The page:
Given the argument that hip-hop’s portrayal of black masculinity may be used as a defense mechanism, many are left wondering whether to view it as positive or negative. In other words, is it better to perceive black hip-hop artists as deviant or misunderstood? Ultimately, black masculinity portrayed within hip-hop has allowed individuals to achieve a level of coolness, which, in turn, provides a sense of strength and control. However, many scholars have argued that this same tool used for combating outside pressures has compromised black males. Kirkland and Jackson (2009) purport that coolness shields black males (young black males in particular) from intimacy, commitment, and loving relationships. Moreover, “coolness corresponds with a set of negative behaviors that impair [black males’] ability to succeed academically” (Kirkland & Jackson, 2009, p. 280).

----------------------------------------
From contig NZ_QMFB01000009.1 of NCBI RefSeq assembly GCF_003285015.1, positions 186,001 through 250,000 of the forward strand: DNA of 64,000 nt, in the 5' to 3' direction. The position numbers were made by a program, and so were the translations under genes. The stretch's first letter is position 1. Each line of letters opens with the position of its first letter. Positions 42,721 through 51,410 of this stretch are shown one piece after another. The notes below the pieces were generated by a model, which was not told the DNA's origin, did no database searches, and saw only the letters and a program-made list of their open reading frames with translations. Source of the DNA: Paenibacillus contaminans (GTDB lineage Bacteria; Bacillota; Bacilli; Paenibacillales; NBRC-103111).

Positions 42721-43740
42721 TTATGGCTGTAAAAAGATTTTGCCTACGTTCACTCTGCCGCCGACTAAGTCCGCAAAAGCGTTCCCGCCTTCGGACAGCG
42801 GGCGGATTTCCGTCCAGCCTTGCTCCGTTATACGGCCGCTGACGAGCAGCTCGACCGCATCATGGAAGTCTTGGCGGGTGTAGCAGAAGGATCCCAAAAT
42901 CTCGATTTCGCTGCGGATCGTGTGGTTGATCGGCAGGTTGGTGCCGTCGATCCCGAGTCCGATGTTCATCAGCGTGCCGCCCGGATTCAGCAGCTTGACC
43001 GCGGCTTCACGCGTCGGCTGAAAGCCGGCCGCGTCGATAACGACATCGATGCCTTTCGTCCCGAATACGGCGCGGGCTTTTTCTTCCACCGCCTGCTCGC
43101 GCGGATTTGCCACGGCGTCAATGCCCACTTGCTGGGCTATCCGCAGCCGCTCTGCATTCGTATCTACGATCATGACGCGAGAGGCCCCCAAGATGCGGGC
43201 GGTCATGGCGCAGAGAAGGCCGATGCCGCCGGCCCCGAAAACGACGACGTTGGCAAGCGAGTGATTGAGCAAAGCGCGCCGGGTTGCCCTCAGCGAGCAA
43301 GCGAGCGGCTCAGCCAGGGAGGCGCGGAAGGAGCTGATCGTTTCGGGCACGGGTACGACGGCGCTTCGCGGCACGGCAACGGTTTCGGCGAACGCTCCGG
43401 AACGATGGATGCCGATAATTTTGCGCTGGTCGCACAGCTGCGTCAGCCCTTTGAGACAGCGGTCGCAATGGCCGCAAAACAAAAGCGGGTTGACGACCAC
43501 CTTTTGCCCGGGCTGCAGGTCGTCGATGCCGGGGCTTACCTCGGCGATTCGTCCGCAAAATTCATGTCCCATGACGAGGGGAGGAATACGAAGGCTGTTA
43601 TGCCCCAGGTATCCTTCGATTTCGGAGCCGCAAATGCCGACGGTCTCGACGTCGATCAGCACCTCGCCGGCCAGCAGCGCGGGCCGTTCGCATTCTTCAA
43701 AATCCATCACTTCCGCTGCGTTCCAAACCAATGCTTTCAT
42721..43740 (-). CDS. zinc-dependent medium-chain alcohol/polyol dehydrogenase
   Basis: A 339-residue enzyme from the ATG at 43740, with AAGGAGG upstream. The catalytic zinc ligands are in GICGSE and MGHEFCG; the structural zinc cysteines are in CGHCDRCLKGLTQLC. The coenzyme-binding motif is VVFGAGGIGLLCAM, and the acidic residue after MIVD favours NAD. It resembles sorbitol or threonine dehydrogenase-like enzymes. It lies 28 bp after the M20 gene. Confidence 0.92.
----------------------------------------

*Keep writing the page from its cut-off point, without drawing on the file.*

In her Washington Post article Has Obama made hip-hop rethink masculinity?, Rahiel Tesfamariam tackles the issue of whether or not black males who follow and are involved in hip-hop culture are doomed to failure and destruction. Tesfamariam states that there may be a correlation between President Barack Obama’s show of black masculinity and changes in the views of black hip-hop artists regarding traditionally non-masculine topics such as homosexuality. She quotes Mark Anthony Neal, a professor of African and African American studies at Duke University, who once said “President Obama’s performance of black masculinity – thoughtful, adaptable, and even progressive (if we consider the stance on same-sex marriage) has given many male rap artists the cover to explore the nuances of their manhood.” In this same article, however, Tesfamariam also mentions Bakari Kitwna, author of The Hip-Hop Generation and executive director of “Rap Sessions”, who considers the change in hip-hop artists’ perspectives regarding touchy issues a reflection of their “growing comfort level with speaking about the diversity of opinion in hip-hop.” Nevertheless, it is important to note that these same black artists who feel comfortable talking about “non-masculine” issues may be well established and have very little to lose.